Eyes on oil meet and Trump v Clinton debate
SINGAPORE shares ended slightly lower, with traders anticipating higher volatility given a meeting of the world's largest oil producers this week and a crucial United States presidential election debate.
The Straits Times Index slid 0.25 per cent or 7.01 points to 2,849.94, weighed down by Singtel, which slipped 0.5 per cent or two cents to $3.96.
ComfortDelGro dipped 1.8 per cent or five cents to $2.76; airport handling agent Sats fell 3.1 per cent or 16 cents to $4.93, United Overseas Bank dipped 0.4 per cent or eight cents to $18.77 and Keppel Corp was down nearly 1 per cent or five cents to $5.21.
Opec members are meeting this week in Algeria to discuss a possible deal to limit output.
Oil prices last week fell by nearly 5 per cent after signs that Saudi Arabia and Iran made little progress on a deal to freeze output, but were holding steady yesterday.
The meeting is good reason to keep an eye on oil and gas stocks this week, according to DBS Group Research.
"If the Algiers meeting fails to bring about an agreement to cut production, oil prices could fall, bringing down oil and gas stocks," DBS said.
Pennies were again the most actively traded, with Magnus Energy flat at 0.2 cents with 103.4 million shares traded; Noble Group rose 1.5 per cent or 0.2 cents to 13.8 cents with 90.9 million shares done.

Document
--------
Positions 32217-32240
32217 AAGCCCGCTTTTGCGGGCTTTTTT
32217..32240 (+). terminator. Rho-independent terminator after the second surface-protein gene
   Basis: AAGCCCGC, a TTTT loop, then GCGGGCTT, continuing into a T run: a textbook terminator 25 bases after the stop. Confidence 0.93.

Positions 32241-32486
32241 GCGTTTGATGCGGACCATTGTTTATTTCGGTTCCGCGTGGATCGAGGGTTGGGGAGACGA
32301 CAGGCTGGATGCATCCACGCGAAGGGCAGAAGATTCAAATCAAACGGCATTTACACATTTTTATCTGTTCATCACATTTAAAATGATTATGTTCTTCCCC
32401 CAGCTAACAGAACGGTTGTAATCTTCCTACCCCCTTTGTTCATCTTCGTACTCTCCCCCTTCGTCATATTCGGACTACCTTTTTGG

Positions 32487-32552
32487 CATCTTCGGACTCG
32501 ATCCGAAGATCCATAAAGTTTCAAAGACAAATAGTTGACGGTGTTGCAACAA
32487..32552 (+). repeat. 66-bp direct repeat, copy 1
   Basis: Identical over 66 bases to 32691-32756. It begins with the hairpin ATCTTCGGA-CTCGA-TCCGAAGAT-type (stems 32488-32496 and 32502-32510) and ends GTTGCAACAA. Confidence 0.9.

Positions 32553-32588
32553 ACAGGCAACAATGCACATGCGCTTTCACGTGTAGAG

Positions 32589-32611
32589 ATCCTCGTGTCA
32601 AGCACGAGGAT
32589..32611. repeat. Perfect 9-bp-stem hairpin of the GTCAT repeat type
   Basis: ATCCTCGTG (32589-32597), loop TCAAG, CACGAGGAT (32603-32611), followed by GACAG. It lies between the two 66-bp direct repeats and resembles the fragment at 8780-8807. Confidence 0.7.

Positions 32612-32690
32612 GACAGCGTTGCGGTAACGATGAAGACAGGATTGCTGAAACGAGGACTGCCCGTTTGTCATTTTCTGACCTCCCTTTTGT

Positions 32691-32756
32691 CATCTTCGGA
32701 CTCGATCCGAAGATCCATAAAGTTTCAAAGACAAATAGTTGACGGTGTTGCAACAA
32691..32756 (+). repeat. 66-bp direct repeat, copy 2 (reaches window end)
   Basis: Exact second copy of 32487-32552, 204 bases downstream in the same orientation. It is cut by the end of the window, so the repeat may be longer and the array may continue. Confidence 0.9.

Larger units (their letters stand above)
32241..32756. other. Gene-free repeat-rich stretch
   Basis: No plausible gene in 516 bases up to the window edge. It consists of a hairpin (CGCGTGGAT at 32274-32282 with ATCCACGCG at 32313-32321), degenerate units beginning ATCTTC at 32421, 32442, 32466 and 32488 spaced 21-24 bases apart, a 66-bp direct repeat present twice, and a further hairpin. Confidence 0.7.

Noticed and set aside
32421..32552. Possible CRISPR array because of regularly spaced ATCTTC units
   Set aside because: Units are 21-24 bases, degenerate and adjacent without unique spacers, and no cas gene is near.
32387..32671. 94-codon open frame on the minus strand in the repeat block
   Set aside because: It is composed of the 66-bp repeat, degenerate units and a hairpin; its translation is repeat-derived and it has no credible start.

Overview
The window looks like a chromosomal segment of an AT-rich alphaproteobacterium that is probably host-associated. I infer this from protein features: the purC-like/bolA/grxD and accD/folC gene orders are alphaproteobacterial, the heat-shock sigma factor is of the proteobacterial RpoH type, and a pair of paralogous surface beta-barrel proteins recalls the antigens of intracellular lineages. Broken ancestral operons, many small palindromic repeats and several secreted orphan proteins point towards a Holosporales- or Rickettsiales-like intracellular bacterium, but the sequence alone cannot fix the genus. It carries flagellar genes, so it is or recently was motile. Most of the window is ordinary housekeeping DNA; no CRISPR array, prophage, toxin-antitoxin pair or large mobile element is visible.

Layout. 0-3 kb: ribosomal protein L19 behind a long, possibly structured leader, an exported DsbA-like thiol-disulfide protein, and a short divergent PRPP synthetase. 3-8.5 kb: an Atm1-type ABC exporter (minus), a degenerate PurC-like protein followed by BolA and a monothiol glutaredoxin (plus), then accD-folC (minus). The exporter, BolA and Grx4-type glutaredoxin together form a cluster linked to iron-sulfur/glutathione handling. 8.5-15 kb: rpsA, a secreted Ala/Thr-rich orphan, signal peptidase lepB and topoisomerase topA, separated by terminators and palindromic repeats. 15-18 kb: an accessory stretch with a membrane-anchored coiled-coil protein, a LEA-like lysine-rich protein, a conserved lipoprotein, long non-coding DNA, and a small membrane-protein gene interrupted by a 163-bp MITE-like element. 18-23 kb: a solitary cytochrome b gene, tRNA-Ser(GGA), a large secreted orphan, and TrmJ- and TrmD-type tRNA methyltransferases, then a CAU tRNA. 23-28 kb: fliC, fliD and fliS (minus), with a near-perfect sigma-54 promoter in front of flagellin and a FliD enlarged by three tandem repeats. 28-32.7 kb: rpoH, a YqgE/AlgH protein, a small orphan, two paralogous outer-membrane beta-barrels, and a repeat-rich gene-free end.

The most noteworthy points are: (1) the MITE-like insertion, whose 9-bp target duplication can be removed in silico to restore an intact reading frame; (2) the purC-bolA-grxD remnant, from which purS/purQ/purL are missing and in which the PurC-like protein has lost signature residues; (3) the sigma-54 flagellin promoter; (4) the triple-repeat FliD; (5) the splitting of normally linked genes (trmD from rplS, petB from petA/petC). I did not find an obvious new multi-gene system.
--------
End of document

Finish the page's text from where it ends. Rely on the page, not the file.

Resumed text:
Another actively traded counter was SunMoon Food, which jumped 10.9 per cent or 0.6 cents to 6.1 cents, on 55.3 million shares done after the firm, responding on Sunday to the Singapore Exchange's query last week, said it could not explain unusual volume movements in its stock.
But the company added that after shifting to a new business model, it has been "continuously exploring opportunities to increase its geographic presence, product range, as well as sales network so as to maximise shareholder value".
Meanwhile, the spotlight has shifted from central banks' monetary policy to the US presidential debate between Democratic candidate Hillary Clinton and Republican candidate Donald Trump.
The debate was due to be held at 9am today Singapore time and is seen by analysts as crucial in a much tighter race.
"If Mr Trump leads in the first presidential debate, we will probably see higher risk premium in the equity market and rising political uncertainties in the US," CMC Markets analyst Margaret Yang said.